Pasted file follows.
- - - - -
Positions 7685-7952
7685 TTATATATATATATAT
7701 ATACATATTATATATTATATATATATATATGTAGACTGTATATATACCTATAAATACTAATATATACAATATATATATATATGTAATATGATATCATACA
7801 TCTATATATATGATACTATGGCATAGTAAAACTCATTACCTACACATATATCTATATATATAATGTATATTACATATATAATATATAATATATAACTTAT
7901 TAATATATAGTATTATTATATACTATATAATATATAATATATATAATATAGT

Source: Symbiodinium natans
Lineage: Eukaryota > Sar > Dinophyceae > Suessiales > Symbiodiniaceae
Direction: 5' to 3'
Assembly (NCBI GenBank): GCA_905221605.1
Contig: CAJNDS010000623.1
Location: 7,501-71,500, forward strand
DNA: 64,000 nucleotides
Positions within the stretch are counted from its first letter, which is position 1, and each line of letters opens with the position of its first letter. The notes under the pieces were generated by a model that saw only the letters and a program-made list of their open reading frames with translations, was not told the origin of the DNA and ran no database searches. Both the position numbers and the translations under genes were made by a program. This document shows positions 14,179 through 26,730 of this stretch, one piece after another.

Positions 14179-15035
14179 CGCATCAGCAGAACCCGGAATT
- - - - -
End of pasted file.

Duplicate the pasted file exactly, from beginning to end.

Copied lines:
Positions 7685-7952
7685 TTATATATATATATAT
7701 ATACATATTATATATTATATATATATATATGTAGACTGTATATATACCTATAAATACTAATATATACAATATATATATATATGTAATATGATATCATACA
7801 TCTATATATATGATACTATGGCATAGTAAAACTCATTACCTACACATATATCTATATATATAATGTATATTACATATATAATATATAATATATAACTTAT
7901 TAATATATAGTATTATTATATACTATATAATATATAATATATATAATATAGT

Source: Symbiodinium natans
Lineage: Eukaryota > Sar > Dinophyceae > Suessiales > Symbiodiniaceae
Direction: 5' to 3'
Assembly (NCBI GenBank): GCA_905221605.1
Contig: CAJNDS010000623.1
Location: 7,501-71,500, forward strand
DNA: 64,000 nucleotides
Positions within the stretch are counted from its first letter, which is position 1, and each line of letters opens with the position of its first letter. The notes under the pieces were generated by a model that saw only the letters and a program-made list of their open reading frames with translations, was not told the origin of the DNA and ran no database searches. Both the position numbers and the translations under genes were made by a program. This document shows positions 14,179 through 26,730 of this stretch, one piece after another.

Positions 14179-15035
14179 CGCATCAGCAGAACCCGGAATT